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19 February 2021

Can you get inspiration from a foreign model without copying it?

Are you an entrepreneur? Maddyness has created a true kit of different steps to follow in creating, growing, and even selling your own startup. From hiring to protecting your brand and moving on to financing your innovation, you will find tips and good practices so that you can easily find your way in the entrepreneurship labyrinth. In this article: some recommendations for getting inspiration from a foreign model without risking looking like a copycat.

Too Long? Here’s the key takeaways

  • Adapt your concept to the market that you want to enter
  • Make sure you have time to wait
  • You can’t straight up copy, but nothing is stopping you from getting inspired
  • Why not try a new take on the concept?
  • If there are too many difficulties… Create something new!

Different cultures are just that – different!

New trends that work in other countries are not necessarily adaptable in your own country. Is the local market developed enough? Are your neighbours ready for such an idea? Will your product or service fit in with the way of life of a large number of potential clients in your country? Adapt to the needs and customs of local consumers. It might seem obvious, even if you were bored to death in your geography and history classes about globalisation and the standardisation of the ways of life, but there are some qualities in every country that won’t allow for certain business adaptations. A very sweet breakfast food that does extremely well in France might find it hard to enter the UK market, given that many Brits eat a salty breakfast.

More so than consumption habits, the necessary infrastructure and resources must be similar in your country as in the country of origin.  You will also have to abide by all your country’s laws within your business sector. Make sure to cover your back, because if you don’t, you may find yourself juggling legal problems.

“Analyse the market to be sure that your concept will be in harmony with local customs.”

New ideas require more marketing

Seeing a startup that has had success outside of your borders makes you want to try and replicate it, assuming the same success will follow. Companies that imitate foreign concepts are called copycats. If you remain defiant on the first point and you still want to launch a revolutionary concept in your own country, be aware that you will have to do a lot of marketing for quite a bit of time.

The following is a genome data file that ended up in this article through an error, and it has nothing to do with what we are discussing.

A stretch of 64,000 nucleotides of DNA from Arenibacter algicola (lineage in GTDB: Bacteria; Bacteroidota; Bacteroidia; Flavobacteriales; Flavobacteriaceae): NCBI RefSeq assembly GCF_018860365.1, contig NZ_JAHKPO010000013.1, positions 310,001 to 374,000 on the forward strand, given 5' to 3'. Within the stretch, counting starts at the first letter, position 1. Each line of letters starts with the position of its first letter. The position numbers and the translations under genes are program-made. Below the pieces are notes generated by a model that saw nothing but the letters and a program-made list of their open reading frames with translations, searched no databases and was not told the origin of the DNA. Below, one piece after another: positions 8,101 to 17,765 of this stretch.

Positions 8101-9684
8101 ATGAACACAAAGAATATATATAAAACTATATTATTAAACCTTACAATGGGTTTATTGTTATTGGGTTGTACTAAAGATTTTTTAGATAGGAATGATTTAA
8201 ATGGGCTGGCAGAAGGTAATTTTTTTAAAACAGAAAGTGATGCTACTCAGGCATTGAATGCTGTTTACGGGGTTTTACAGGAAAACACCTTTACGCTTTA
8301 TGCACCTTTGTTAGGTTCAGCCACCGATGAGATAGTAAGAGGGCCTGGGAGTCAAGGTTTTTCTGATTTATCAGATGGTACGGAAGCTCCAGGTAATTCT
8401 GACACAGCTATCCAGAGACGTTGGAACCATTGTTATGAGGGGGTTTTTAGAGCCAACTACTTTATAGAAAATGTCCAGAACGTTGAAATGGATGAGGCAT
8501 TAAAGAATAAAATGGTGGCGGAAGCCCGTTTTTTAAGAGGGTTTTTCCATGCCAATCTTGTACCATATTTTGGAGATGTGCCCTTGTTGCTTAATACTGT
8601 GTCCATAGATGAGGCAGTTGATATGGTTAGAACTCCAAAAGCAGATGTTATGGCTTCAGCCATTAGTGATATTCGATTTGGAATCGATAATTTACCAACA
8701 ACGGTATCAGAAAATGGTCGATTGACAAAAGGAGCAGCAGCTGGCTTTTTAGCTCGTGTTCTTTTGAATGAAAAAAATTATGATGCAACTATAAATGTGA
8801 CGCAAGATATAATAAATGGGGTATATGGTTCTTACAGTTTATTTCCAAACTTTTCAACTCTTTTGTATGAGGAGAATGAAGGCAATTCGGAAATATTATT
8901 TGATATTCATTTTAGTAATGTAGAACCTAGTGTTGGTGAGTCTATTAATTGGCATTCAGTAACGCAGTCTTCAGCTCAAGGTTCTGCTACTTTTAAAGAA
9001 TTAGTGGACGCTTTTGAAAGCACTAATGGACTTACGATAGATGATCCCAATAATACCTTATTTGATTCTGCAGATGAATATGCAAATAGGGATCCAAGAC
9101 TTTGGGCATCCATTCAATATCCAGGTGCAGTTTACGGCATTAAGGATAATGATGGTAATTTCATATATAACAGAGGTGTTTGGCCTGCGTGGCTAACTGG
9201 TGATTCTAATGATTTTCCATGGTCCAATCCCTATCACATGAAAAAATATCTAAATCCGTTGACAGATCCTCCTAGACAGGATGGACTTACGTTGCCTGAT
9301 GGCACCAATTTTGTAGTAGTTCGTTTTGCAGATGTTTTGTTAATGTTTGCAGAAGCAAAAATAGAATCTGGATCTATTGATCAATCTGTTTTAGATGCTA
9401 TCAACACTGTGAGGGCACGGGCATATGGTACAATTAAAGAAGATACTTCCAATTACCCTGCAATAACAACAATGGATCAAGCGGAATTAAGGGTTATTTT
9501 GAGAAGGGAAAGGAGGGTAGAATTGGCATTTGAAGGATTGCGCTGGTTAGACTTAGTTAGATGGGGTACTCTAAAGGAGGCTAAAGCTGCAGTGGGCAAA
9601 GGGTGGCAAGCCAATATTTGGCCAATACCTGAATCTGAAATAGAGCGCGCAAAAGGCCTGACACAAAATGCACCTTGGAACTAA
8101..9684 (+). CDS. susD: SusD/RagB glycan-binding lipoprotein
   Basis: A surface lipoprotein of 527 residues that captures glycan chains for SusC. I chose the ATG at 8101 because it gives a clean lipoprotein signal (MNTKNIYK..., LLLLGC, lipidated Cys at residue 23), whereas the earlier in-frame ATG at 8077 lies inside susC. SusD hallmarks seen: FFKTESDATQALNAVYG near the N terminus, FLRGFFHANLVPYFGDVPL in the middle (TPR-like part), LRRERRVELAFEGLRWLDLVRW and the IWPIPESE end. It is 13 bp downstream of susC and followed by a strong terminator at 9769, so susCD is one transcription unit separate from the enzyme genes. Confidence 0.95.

What is already common in the U.S. or in Asia may be just a crazy idea in the UK. If this is the case, don’t expect immediate success and create your business plan and roadmap with care. Give your idea time to infuse. This strategy could turn out to be profitable but it’s also risky. Some startups end up closing down, having been ahead of their time in a market that isn’t as partial to new technology, like Asia for example. 

“Give yourself time to convince your potential users.”

Get inspired, don’t copy

Just because it is legal to get inspired by an already existing idea or concept because it can’t be protected, that doesn’t mean that you can completely copy its elements (texts from the website, presentation brochure, design, etc.). These elements are actually protected by the copyright or, for some, by patents. Get inspired by the concept itself but don’t copy the entire company. 

Ask yourself some good questions: what makes the user experience of this platform pleasing? Why does the landing page design speak to you? How did this startup create an engaged community? Reproduce the successful parts of your inspiration sources, but don’t forget that a good idea is nothing without a good follow through.

Don’t forget that imitating the logo and the name of a brand is considered infringement. Even a simple resemblance can bring about a legal conviction and the risk of confusion or association can be proved.  You can also be attacked for “parasitism.” In theory, recreating Uber or Airbnb is prohibited. Even if, in the facts, it is difficult to prove that the company is getting an undue benefit of this positioning, it’s best to not put yourself in unnecessary danger. You will be more successful with a clean identity.

“Don’t cross the red line. Get inspired – yes. Copy a website or brand – no.”

Consider all your options

Placing your concept on another market, a niche market for example, could be a good idea to profit from the success of an already tested model, like box deliveries. In the UK, Allsubscriptionboxes created a website with hundreds of different boxes that can be delivered in the UK. In the same way, the idea of a marketplace can be easily adaptable for a specialised sector if there is already a supply and demand. 

Contrarily, products are hard to imitate, because they are often protected under patents. The same goes for inventions and technical processes. You are risking a lot if you commit infringement. If convicted, you can be seeing 6 months in prison and a £50,000 fine.

You could, however, import the product or buy the right to reproduce the concept. This would be the simplest and fastest solution. Obtaining the promise of distribution of the product or service in your country by negotiating a contract of exclusivity would be ideal (pay attention to volume goals, though!).

“No to infringement. Yes to adaptation.”

Don’t be afraid to quit

An immature market, legal risks, technical obstacles… Sometimes you need to look at the evidence. The idea could be great, but not for your country. If you don’t have the patience or the bank account to be able to wait until your concept “takes off,” it might be time to create something new!

“It is easier to give up on a passion than master it.” Nietzsche once said.